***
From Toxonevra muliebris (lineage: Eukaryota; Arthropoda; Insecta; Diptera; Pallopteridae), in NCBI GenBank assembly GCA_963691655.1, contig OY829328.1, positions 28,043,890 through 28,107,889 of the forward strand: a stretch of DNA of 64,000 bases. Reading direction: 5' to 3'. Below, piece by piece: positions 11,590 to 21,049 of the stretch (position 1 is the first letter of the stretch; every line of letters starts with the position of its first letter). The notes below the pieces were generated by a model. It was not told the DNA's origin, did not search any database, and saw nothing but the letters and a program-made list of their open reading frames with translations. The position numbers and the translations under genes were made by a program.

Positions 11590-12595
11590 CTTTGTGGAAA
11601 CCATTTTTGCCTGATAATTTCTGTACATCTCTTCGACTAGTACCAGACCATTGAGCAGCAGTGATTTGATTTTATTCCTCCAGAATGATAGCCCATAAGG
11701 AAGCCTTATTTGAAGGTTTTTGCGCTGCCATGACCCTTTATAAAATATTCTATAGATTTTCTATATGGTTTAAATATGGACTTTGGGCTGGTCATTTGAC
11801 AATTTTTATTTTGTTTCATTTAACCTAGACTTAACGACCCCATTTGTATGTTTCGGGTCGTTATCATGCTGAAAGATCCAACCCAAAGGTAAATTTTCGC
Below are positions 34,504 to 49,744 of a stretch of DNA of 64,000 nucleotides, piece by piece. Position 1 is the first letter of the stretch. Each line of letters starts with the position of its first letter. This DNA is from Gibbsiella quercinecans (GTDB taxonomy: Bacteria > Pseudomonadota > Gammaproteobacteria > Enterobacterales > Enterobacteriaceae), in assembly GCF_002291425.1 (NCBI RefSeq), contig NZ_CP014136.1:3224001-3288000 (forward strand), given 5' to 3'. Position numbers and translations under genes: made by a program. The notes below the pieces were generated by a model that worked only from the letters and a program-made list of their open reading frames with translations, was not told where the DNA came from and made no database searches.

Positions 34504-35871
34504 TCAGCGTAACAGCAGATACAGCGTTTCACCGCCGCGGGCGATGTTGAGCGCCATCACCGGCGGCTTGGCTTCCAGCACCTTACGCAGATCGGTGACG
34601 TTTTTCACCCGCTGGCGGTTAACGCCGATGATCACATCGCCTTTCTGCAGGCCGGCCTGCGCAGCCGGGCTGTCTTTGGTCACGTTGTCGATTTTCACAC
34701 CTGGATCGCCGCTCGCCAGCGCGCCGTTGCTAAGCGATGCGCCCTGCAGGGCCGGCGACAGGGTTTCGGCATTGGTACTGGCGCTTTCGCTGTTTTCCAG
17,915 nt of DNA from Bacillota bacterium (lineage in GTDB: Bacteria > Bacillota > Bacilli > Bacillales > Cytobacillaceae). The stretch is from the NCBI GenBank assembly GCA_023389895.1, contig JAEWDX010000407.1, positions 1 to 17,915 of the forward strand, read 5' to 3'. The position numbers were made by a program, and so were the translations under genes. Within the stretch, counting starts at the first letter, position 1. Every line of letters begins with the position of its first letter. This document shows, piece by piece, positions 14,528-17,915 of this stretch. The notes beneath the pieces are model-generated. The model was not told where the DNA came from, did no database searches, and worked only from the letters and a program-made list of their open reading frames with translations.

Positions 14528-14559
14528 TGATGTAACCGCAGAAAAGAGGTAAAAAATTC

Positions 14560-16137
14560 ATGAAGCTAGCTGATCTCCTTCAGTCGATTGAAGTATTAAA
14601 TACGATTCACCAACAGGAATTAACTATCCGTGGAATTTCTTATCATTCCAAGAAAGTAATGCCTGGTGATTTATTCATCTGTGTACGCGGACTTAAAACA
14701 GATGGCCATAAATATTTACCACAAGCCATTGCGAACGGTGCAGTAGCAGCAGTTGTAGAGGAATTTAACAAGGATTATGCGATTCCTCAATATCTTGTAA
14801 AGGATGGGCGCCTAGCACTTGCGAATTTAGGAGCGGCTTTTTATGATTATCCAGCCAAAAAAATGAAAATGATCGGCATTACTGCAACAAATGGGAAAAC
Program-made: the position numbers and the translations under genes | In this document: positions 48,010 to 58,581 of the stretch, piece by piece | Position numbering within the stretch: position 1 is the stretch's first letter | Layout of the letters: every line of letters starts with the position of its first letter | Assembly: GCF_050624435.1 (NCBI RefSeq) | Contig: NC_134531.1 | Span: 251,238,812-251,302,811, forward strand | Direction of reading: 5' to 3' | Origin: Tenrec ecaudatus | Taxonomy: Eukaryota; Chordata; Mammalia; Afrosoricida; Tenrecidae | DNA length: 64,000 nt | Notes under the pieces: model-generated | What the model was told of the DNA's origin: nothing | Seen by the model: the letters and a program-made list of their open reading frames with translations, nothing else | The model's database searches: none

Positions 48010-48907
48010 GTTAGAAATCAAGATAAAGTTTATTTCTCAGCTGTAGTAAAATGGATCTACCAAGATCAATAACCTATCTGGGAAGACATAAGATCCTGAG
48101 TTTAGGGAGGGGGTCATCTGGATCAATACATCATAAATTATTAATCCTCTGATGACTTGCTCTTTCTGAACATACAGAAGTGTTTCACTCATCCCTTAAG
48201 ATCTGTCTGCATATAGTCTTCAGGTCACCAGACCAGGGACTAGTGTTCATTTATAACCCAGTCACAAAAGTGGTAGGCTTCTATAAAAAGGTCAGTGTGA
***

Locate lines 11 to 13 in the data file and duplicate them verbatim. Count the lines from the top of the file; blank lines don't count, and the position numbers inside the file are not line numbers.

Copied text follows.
34701 CTGGATCGCCGCTCGCCAGCGCGCCGTTGCTAAGCGATGCGCCCTGCAGGGCCGGCGACAGGGTTTCGGCATTGGTACTGGCGCTTTCGCTGTTTTCCAG
17,915 nt of DNA from Bacillota bacterium (lineage in GTDB: Bacteria > Bacillota > Bacilli > Bacillales > Cytobacillaceae). The stretch is from the NCBI GenBank assembly GCA_023389895.1, contig JAEWDX010000407.1, positions 1 to 17,915 of the forward strand, read 5' to 3'. The position numbers were made by a program, and so were the translations under genes. Within the stretch, counting starts at the first letter, position 1. Every line of letters begins with the position of its first letter. This document shows, piece by piece, positions 14,528-17,915 of this stretch. The notes beneath the pieces are model-generated. The model was not told where the DNA came from, did no database searches, and worked only from the letters and a program-made list of their open reading frames with translations.

Positions 14528-14559